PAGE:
EL SEGUNDO, CA — After playing 21 games in their 2022-23 National Hockey League season, the Los Angeles Kings’ most productive line is not their top line of Anze Kopitar, Adrian Kempe, and Kevin Fiala, as originally planned.
Although moving Gabe Vilardi onto that line to replace Fiala has generated some success, that line is still not the Kings’ most productive.
In fact, what might come as a surprise to some, their most productive line this season, and even going back to much of last season, has been the line with Trevor Moore on left wing, Philip Danault at center, and Viktor Arvidsson on right wing.
“We’ve played well the whole time we’ve been together,” said Arvidsson. “I don’t see any difference from last year. We had a bit of a slow start. I suffered an injury and came down with an illness at the start of the season, so I missed two games. After that, we’ve excelled. We still have a little bit more [to contribute], but it feels good right now.”
Head coach Todd McLellan discussed the evolution of that line.
“It took Philip Danault and the coaches some time to appreciate each other, so that took a little while,” he noted. But once he settled in, everything went well there. With Arvidsson, we had a pretty good idea, so that wasn’t tough. With Trevor Moore, he was the individual who didn’t have a home. and [the coaching staff was] responsible for that. We moved him all over the place, left, right, center, up and down the lineup. But when he found a home they created an identity, and they’ve played towards it ever since.”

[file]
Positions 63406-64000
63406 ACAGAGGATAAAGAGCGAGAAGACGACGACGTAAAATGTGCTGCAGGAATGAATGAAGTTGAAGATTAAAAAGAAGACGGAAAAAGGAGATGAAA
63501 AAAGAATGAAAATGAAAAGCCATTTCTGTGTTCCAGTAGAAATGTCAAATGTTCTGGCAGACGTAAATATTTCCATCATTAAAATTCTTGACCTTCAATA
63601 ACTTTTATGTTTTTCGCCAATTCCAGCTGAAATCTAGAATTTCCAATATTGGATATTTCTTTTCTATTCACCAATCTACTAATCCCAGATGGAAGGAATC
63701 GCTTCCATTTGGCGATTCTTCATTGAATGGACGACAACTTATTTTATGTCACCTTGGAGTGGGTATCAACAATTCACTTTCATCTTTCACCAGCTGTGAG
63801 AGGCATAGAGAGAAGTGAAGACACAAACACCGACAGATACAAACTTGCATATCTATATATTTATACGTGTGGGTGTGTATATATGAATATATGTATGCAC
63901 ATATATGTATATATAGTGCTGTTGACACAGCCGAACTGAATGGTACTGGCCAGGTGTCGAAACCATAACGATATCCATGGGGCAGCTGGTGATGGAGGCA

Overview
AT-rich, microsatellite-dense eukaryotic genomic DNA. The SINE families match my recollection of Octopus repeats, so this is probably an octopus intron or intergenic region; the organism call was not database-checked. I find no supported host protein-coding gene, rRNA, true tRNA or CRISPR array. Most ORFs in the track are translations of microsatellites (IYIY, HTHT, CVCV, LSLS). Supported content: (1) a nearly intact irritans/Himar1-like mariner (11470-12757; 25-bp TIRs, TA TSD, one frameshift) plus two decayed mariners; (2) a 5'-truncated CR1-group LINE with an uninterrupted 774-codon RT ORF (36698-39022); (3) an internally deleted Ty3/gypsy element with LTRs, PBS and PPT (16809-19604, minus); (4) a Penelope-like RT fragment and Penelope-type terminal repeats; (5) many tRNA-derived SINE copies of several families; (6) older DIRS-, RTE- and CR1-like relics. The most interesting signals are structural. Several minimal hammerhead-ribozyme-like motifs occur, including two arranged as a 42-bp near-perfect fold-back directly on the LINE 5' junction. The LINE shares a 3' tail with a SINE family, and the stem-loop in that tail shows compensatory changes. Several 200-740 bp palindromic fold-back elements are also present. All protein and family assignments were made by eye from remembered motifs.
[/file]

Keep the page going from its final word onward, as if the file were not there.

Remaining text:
“As much as we’ve tinkered and moved players around, the constant is that line,” he added. “Now it’ll probably come apart at some point, just to refresh things. Hopefully, it doesn’t, but it might. That happens to every really good line. But right now, we like what they’re doing.”
McLellan went on to say that Arvidsson, who currently ranks second on the team in assists (11) and fifth in points (14), “completes” that line.
“His drive and compete level is at the top.” said McLellan. “He wants to win, he’s emotional, and he completes that line, I think, a lot of times. There’s no such thing as a perfect player, but he does a lot of things well for that group.”
Arvidsson, who was acquired by the Kings last season in a trade with the Nashville Predators, has been less noticeable than his linemates, primarily because of their own performances since last season, but also because Arvidsson took some time to adjust to his new team and he suffered an injury last season, forcing him to miss the playoff series against the Edmonton Oilers.
That injury forced Arvidsson to forego working out this past summer, and to miss training camp in September. That, along with an illness, contributed to him getting off to a bit of a slow start once he returned to the lineup after sitting out two games to start the season.
Arvidsson indicated that he is still feeling the effects of having to play catch-up.
“I couldn’t work out all summer,” he said. “That’s not usually what I do. I work out a lot, and I wasn’t able to do that, so I’m still missing a bit. But it’s hard, because of the tight schedule we have—we’ve already played 21 games in a month, so it’s hard.”
“I still have a little bit more to give, [in terms of his] conditioning, power and strength,” he added. “I don’t feel like I’m there yet, where I want to be. I feel good—confident on the ice. I just feel like I need to get the engine going a little bit more.”